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Is there any (unix) command that can locate a given directory?

So for instance, I have a directory named "MyDir", but I don't know its absolute path on disk. Is there any command that I will give the path to MyDir?

More specifically, I'd like to do this in a Java program (via system call).

// return the full path to the specified directory
// if there's more than once directory with the given name
// just return the first one.
static String findPath (String dirName)
{
     // CODE here

}

Thanks!

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4 Answers 4

up vote 0 down vote accepted

The locate command, if available (some systems may not have building its index enabled), will perform a substring match against the paths of files in all world-readable directories on the system.

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If it's Unix only, you could use the locate command. Don't forget to run updatedb periodically, though (preferably, automatically).

To actually run a command-line command in Java, check out this article. The basic command is Runtime#exec, but you'll want to do some error checking. The snippet provided in the article is:

import java.io.*;

public class JavaRunCommand {

    public static void main(String args[]) {

        String s = null;

        try {

        // run the Unix "ps -ef" command
            // using the Runtime exec method:
            Process p = Runtime.getRuntime().exec("ps -ef");

            BufferedReader stdInput = new BufferedReader(new 
                 InputStreamReader(p.getInputStream()));

            BufferedReader stdError = new BufferedReader(new 
                 InputStreamReader(p.getErrorStream()));

            // read the output from the command
            System.out.println("Here is the standard output of the command:\n");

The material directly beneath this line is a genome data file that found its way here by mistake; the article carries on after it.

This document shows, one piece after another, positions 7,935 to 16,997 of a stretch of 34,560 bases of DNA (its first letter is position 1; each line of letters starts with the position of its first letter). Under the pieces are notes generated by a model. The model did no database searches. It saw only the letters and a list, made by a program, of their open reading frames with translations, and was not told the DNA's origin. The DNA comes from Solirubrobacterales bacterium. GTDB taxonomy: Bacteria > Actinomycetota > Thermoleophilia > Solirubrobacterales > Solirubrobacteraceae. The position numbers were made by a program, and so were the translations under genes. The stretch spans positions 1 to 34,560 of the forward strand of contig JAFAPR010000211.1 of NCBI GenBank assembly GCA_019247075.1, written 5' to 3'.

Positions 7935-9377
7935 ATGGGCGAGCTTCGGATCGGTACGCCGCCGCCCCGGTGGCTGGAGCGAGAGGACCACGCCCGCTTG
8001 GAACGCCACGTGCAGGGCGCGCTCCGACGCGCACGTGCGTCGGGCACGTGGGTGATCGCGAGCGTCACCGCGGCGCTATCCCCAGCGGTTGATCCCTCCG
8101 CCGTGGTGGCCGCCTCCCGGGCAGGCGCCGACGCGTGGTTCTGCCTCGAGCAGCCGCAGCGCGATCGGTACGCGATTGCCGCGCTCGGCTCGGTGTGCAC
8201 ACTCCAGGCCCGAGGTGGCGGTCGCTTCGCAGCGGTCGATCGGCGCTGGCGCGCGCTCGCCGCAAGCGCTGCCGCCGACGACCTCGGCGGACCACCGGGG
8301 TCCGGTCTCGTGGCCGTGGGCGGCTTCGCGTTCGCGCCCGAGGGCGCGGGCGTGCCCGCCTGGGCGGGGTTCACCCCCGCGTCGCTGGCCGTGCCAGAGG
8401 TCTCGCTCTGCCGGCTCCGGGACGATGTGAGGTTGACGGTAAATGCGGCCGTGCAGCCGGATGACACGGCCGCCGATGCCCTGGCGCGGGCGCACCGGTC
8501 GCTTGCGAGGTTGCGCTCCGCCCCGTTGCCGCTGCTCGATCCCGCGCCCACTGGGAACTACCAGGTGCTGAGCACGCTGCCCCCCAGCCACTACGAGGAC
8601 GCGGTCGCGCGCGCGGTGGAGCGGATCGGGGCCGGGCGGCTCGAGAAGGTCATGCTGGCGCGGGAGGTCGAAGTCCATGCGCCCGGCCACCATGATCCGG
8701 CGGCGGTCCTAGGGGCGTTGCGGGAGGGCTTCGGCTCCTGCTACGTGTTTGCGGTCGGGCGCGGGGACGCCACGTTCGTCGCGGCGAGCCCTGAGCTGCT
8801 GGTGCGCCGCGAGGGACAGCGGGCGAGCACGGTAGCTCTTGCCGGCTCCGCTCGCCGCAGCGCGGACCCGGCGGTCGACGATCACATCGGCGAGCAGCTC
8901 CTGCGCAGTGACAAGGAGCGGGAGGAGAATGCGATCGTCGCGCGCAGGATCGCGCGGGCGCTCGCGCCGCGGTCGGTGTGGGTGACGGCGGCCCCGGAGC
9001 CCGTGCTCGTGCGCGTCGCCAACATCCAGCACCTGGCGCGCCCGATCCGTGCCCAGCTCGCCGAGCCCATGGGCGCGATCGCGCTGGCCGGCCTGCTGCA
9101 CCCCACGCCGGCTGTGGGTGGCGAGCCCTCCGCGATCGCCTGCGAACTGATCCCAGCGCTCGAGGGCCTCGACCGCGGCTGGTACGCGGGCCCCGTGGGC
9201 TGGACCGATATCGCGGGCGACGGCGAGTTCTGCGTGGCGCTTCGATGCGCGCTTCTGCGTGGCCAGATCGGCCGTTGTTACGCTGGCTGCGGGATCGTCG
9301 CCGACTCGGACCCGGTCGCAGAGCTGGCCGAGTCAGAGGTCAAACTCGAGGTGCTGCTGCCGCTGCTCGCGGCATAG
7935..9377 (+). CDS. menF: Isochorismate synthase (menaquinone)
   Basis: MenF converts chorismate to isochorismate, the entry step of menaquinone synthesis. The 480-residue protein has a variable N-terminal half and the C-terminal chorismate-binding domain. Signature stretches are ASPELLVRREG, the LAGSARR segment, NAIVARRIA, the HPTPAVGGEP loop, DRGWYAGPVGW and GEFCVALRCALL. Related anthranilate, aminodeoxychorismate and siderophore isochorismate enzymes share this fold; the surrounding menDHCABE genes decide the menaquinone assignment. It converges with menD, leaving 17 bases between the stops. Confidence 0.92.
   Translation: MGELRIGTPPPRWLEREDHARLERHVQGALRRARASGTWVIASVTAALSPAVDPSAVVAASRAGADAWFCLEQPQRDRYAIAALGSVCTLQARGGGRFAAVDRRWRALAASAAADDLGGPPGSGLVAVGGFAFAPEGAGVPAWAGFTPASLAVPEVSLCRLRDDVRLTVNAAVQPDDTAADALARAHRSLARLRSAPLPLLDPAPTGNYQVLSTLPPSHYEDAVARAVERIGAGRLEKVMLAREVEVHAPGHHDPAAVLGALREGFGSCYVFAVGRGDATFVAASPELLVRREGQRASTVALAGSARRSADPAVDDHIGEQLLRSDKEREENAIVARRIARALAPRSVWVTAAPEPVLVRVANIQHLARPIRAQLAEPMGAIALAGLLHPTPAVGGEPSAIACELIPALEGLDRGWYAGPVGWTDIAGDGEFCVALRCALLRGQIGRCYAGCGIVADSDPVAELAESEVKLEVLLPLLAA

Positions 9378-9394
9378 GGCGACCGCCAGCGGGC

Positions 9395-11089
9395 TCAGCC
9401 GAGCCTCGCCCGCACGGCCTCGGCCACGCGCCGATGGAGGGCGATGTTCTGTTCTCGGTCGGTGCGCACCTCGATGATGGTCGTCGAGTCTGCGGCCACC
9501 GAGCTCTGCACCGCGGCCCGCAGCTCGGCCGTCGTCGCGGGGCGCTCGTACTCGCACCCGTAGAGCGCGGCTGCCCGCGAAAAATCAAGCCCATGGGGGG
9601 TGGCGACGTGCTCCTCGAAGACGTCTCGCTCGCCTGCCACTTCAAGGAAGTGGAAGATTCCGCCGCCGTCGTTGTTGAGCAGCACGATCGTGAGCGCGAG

while ((s = stdInput.readLine()) != null) {
                System.out.println(s);
            }

            // read any errors from the attempted command
            System.out.println("Here is the standard error of the command (if any):\n");
            while ((s = stdError.readLine()) != null) {
                System.out.println(s);
            }

            System.exit(0);
        }
        catch (IOException e) {
            System.out.println("exception happened - here's what I know: ");
            e.printStackTrace();
            System.exit(-1);
        }
    }
}

Otherwise, you could Walk the File Tree (Java native using NIO.2). This would probably take longer, though, since it's not cached.

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Uhm, I might've chosen a wrong word that gave a wrong impression about what I wanted to do. As I looked at the manual for locate, and it seems to find things out of some database. But my program needs to run without depending on any database. Just imagine when you open a search windows (on Windows, or a Finder on the Mac OS) and do a search. –  One Two Three May 7 '12 at 18:02
2  
The locate database is one that might be maintained by your sysadmin (via the aforementioned updatedb command). It's a database that reflects the filesystem of the system it's running on. Essentially, it's the same kind of database that a Windows/Finder search would use to accelerate a search of an indexed file system. If you don't want to depend on that index, you can use the find command - see my answer. –  Sbodd May 7 '12 at 19:00

As an alternative to the locate command (if, say, the required database isn't being maintained), you could use the 'find' command:

find / -type d -name Foo

This invocation will find any directory named Foo anywhere under '/' on the filesystem. Note that this can be very, very slow - if 'locate' is available, that'll probably perform much better.

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Exact locate command would be,

locate -r ~/".*"MyDir

and if needed to refresh db,

sudo updatedb
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